Today, Bessemer is a quiet place, the stillness broken by the occasional freight train passing through. The 41-square-mile town is dotted with simple single-family homes, many in need of repair. There is a church on every other block, ministering to the city’s 27,000 residents, most of whom are Black. It’s the kind of place where people say hello on the street — even during a pandemic — and tack a “ma’am” or “sir” onto the end of their sentences.
In 2010, Bessemer elected Kenneth Gulley mayor. A transplant who moved to the city from Forkland, Alabama, 25 years ago, Gulley won 73% of the vote with a pledge to create jobs. The town was on the verge of bankruptcy, so his first task was restructuring the debt.
Once Bessemer was on a more solid financial footing, Gulley began selling prospective employers on the city’s attributes — its manufacturing DNA, airport and access to a railroad and three major interstates. Dollar General, the discount retail chain, opened a distribution center; Flex-N-Gate, which manufactures metal and welded components, operates a facility. Blox, a construction firm that builds modular units for hospitals, set up shop in the old Pullman-Standard plant.
Then Gulley landed the big one — persuading Amazon to open a fulfillment center on acreage once owned by U.S. Steel off Powder Plant Road. The 855,000-square-foot facility, the first of its kind in Alabama, put Amazon on the doorstep of Birmingham, the state’s largest city, and meshed with the company’s efforts to speed up delivery to smaller metro areas around the U.S.
For many Bessemer residents, Amazon’s arrival was affirmation that their town had finally entered the 21st century. Yes, the jobs were mostly unskilled, but Amazon was one of the world’s most powerful tech companies. If the criticism of Amazon’s labor practices leveled in recent years by Sanders and employee activists gave some Bessemer residents pause, most focused on the $15-an-hour starting wage and health benefits.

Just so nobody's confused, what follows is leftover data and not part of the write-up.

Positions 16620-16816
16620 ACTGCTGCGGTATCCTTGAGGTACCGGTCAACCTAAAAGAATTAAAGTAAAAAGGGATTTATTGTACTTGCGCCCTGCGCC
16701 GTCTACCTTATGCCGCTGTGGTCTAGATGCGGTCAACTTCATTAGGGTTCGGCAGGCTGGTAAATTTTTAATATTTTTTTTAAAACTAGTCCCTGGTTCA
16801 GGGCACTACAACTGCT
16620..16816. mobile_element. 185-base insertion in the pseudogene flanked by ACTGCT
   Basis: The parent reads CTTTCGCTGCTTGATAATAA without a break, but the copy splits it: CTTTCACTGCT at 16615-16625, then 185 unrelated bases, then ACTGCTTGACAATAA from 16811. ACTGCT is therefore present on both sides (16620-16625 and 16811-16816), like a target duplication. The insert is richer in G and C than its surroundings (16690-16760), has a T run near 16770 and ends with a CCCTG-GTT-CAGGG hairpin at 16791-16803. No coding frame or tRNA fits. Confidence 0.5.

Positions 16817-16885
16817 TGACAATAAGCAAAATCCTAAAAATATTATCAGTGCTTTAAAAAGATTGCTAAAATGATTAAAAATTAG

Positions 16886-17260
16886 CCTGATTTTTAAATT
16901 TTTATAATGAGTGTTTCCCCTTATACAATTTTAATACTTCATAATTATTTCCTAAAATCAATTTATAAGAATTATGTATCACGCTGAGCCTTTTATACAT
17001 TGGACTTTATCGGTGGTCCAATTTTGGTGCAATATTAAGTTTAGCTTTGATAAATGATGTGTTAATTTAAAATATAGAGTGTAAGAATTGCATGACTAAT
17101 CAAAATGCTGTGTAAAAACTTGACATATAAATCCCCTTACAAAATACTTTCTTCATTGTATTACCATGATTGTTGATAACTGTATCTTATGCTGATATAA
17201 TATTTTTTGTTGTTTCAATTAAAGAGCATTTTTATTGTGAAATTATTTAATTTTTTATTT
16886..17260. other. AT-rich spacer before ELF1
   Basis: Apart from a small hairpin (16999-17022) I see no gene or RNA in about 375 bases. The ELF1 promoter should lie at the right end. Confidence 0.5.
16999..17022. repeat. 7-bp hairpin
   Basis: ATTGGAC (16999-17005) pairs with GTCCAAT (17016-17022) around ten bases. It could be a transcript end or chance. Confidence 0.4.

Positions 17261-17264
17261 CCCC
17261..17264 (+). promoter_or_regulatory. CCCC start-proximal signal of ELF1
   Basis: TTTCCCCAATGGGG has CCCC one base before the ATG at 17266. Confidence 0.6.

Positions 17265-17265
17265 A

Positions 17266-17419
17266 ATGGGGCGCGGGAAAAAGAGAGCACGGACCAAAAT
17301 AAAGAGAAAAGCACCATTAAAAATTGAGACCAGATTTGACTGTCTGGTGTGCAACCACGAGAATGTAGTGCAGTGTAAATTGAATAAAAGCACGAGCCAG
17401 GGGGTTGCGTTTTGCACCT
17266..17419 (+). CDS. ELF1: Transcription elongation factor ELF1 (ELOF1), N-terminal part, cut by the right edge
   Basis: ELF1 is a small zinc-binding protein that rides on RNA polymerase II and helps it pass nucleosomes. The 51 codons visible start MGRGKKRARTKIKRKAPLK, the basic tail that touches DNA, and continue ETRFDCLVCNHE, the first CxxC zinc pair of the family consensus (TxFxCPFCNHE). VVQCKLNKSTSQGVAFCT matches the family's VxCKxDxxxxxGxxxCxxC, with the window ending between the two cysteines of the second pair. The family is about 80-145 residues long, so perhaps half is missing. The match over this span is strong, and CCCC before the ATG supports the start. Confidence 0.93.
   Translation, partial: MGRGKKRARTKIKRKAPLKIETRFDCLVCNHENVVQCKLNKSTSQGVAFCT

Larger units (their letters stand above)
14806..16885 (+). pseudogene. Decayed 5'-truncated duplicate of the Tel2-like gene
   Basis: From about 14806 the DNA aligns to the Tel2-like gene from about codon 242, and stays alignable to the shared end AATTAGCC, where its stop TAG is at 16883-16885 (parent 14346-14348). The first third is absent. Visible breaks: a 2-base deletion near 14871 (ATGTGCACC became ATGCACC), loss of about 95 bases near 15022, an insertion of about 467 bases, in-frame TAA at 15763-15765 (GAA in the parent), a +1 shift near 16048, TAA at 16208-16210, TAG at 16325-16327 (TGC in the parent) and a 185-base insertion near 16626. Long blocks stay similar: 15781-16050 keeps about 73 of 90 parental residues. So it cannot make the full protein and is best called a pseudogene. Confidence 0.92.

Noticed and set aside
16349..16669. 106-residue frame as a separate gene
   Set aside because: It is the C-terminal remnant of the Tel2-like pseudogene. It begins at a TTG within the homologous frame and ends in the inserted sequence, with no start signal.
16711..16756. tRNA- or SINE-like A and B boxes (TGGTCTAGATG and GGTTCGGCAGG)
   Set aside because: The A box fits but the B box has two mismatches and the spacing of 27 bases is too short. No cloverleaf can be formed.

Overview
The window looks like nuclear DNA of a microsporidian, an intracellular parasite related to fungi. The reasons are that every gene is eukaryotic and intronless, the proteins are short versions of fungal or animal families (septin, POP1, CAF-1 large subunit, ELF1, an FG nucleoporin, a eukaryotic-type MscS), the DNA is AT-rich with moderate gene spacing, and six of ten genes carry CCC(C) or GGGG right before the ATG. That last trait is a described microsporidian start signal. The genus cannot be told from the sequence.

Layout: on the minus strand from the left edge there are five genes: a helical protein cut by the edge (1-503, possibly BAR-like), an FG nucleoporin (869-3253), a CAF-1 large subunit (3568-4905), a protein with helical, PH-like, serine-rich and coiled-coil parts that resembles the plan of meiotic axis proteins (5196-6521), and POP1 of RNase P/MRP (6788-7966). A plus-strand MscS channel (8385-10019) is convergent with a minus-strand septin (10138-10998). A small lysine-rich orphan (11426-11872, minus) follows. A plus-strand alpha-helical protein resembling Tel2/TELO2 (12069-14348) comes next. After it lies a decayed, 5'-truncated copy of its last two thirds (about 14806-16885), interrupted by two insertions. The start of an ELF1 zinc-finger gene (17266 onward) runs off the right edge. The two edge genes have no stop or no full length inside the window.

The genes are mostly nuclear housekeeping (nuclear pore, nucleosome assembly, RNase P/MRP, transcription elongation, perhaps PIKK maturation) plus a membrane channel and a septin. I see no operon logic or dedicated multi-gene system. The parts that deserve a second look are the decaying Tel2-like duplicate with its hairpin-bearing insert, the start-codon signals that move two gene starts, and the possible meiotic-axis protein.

As Gulley hoped, local businesses are already benefiting from Amazon’s presence. A worker at the Waffle House, a two-minute drive from the warehouse, says a steady flow of Amazon employees stops by for hash brown scrambles and grilled cheese — paying customers who have helped the restaurant survive the pandemic. Gulley, who is 52 and now in his third term, says that while he supports workers’ right to organize, he hopes the union drive doesn’t scare off Amazon and other companies.
The BHM1 fulfillment center opened on March 29, 2020, instantly making Amazon Bessemer’s biggest employer. The company had no difficulty filling the slots, but workers say many new hires quit within weeks of starting because they found the pace arduous or were worried about catching the coronavirus, which had started spreading around the U.S. and infected dozens of Amazon workers.
A 26-year-old woman who worked at the facility and requested anonymity to speak freely says she was upset after being reprimanded for not working quickly enough. Over time, her feelings about the job evolved from “just work harder and things will get better” to “this is a sinking ship and, no matter how many holes I plug every night, there are going to be new ones the next day.” She quit in January.
High turnover is typical at Amazon warehouses, so Bessemer was no exception. But in the late summer, a group of workers contacted a union organizer to say they wanted to discuss unionizing. The RWDSU’s Appelbaum says some workers were concerned about the pandemic but mostly were agitating about the expectation that they handle hundreds of products an hour. “I think people want to be treated with dignity,” he says. “They’re not saying it’s about the wages.”
It’s highly unusual for worker activism to take root in one of Amazon’s U.S. warehouses so soon after it has opened. Many recruits are happy with the pay and benefits, and it can take years — not months — for their appreciation to curdle into disappointment. And even then most quit; they don’t approach a union for help. Appelbaum says workers at the Bessemer warehouse, who are mostly African-American, were inspired in part by the Black Lives Matter protests and the growing acceptance that systemic racism has hurt the economic prospects of people of color.